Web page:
Federal Reserve rates hike and less synchronized development of the global economy are hitting the financial markets, the movement of which will eventually hit to high-risk US stocks, Morgan Stanley speculates.
Risky assets will be the first assets that are affected by the movement, and only then do investors shift to more reliable shares, according to Mike Wilson, chief strategist at Morgan Stanley on the US stock market, in an interview with Bloomberg television. If the securities of developing nations this month slipped, then the US stock index S&P 500 stays in the upbeat territory from early June.
"This is fundamentally our speculation for the year- we are in a sort of bearer market," Wilson convinced, "what we witness is not the 2008 context, when everything tumbled at once, the markets are falling one by one other now, and it's a kind of sliding correction."
The current dumping of US technology firms is an epitome, Wilson added. Only this sector in the US manifested a rise in the comparative value this year and a stream of investments into more safe stocks, he informed. He also believes that even the shares of the highest class are too pricey and may necessitate a little correction.
The fact that the yield of 10-year US Treasury bonds for the past three weeks could not surpass 3 percent indicates a change in investor sentiment, according to Wilson. Morgan Stanley last week pronounced that the edge of the year is now already behind the benchmark against the background of brewing trade stress and a stronger dollar.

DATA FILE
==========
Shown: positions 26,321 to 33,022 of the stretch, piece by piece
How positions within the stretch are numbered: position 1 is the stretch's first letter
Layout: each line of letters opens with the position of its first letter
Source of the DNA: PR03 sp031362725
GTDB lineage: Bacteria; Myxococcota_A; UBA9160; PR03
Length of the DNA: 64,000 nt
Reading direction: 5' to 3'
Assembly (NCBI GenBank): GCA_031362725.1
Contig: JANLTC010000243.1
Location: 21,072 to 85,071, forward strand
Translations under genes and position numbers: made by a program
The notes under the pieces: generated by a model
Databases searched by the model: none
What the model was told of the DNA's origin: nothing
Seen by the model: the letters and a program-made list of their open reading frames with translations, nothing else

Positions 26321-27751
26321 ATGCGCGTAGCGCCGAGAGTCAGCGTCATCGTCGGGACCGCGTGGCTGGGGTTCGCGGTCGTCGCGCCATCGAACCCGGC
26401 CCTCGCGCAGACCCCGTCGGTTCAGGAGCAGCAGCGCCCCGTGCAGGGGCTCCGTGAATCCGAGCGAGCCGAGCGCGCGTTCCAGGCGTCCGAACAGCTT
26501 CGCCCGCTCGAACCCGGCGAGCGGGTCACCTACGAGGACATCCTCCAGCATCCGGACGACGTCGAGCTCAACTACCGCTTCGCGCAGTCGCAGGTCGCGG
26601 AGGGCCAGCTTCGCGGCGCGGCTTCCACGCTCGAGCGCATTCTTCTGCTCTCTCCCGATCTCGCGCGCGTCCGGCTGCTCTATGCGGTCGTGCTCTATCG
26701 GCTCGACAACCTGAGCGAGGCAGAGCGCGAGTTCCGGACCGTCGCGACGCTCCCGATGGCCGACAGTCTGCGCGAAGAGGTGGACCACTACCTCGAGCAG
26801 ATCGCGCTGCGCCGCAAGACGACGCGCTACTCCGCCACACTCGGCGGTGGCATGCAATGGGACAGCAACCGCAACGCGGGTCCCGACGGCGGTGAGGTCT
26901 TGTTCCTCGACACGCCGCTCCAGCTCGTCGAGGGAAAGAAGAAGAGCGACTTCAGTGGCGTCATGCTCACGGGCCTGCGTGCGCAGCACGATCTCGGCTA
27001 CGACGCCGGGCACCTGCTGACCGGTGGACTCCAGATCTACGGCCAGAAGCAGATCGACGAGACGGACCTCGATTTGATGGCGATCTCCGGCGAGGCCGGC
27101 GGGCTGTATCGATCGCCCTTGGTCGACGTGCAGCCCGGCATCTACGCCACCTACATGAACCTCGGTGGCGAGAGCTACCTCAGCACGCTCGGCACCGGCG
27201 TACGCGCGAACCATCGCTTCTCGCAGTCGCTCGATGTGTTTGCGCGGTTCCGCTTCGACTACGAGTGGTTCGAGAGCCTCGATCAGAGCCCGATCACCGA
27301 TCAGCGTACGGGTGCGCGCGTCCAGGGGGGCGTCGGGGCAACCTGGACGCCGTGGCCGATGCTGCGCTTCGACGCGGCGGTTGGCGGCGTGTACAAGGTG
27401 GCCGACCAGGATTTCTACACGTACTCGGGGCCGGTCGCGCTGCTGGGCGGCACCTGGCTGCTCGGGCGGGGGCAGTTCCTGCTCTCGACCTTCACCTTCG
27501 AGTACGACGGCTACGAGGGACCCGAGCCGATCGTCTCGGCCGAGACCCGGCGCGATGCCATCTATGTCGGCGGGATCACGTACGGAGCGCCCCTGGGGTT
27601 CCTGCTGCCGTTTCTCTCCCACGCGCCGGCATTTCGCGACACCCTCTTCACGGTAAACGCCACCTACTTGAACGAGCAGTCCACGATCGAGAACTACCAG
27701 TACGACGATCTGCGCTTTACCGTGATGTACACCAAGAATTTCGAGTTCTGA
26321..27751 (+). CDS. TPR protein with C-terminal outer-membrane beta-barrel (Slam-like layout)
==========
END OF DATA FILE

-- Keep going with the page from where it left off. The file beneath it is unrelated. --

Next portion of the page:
He believes that the development of the economy has hit its edge- doesn't mean crisis, and that the Fed may progress tougher than it seems, given the decrease in the balance of the regulator. And that is draining liquidity."
One segment of the market that may be shielded against the movement of the rolling bear is U.S. small caps, Wilson said. Relative earnings growth for those corporations is going to be better this year thanks to tax cuts. And since they are more domestically focused, they are expected to avoid the impact of the Trump administration trade regulations.
Wilson speculates a more bitter rotation into defensive stocks such as utilities, telecom services, healthcare and consumer staples as growth slows down and the U.S. Treasury yield curve heads toward inversion.